Habitat: Chub are generally present in rivers with a moderate flow and occasionally in lakes.
Description: The chub is a slender-bodied member of the carp family that reaches an average length of 30-45 cm (1.0-1.5kg) although fish of up to 80cm (circa 7.5kg) are known from the continent. Its scales are relatively large, bordered with black or grey, and their colour varies from grey-brown tinged with green along the back; to the lighter colour of the flanks which often have a golden hue, blending into the white of the belly. The rounded fins are a rich red in colour and they have relatively few rays. The mouth is wide and lacks barbells
Origin and Distribution: The chub (Squalius cephalus) is an abundant and widespread fish in Europe ranging from the north-east of Spain to the Ural basin, and from the south of Sweden to Italy. In Britain, it can be found in rivers throughout England and Wales as well as still waters to which it has been introduced for angling purposes.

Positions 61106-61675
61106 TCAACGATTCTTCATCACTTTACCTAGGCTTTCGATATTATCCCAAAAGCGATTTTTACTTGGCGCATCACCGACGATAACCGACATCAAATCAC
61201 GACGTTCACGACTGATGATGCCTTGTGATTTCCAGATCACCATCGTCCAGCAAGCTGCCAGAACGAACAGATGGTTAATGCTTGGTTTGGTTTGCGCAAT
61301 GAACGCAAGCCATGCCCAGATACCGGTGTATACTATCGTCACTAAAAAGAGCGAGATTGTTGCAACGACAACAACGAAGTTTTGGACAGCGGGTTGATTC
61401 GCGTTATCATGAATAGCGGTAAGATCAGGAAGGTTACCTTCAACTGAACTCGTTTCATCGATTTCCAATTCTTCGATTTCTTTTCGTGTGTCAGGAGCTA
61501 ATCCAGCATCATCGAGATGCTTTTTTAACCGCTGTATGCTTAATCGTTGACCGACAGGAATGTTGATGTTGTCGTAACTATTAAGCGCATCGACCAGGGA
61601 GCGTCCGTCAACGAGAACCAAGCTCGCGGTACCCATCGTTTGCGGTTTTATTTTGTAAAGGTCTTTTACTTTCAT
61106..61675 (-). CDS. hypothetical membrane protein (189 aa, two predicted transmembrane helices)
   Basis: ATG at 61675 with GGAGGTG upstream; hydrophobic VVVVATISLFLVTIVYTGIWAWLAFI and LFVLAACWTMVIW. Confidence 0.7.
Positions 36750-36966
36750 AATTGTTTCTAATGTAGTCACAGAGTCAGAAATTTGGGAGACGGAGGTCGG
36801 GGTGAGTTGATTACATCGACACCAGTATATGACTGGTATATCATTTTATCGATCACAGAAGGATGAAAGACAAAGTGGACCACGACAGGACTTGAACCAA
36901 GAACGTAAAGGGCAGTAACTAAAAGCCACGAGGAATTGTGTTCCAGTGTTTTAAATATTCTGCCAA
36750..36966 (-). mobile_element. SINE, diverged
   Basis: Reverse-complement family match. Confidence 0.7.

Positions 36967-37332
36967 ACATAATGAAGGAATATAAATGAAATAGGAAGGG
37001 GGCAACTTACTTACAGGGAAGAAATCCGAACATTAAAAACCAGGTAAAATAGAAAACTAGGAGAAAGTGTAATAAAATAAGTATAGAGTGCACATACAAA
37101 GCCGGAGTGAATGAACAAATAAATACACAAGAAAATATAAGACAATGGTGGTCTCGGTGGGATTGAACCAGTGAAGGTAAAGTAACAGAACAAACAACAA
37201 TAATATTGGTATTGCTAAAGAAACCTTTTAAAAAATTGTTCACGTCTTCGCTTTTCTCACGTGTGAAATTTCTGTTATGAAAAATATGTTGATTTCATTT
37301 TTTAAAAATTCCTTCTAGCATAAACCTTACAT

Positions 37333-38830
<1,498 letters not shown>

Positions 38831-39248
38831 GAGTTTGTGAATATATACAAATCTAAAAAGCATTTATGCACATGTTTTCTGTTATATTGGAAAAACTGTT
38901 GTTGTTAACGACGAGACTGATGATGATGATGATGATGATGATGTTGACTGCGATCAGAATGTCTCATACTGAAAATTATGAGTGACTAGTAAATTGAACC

Impacts: • Potential associated introduction of fish diseases and parasites. • Competition with native fish, especially salmon parr and trout. • Hybridisation with other related species. • A reduction in the quality of Irish game (salmonid), and potentially coarse fisheries. • A reduction in the distinctiveness of the Irish freshwater fish fauna. • Unpredictable and potentially wide-ranging ecological impacts. • Economic impacts arising from the decline of Irish salmonid fisheries.
How did it get here? Intentional introduction by anglers.
Where is it found in Ireland? The species is now known from the River Inny in the Shannon River system.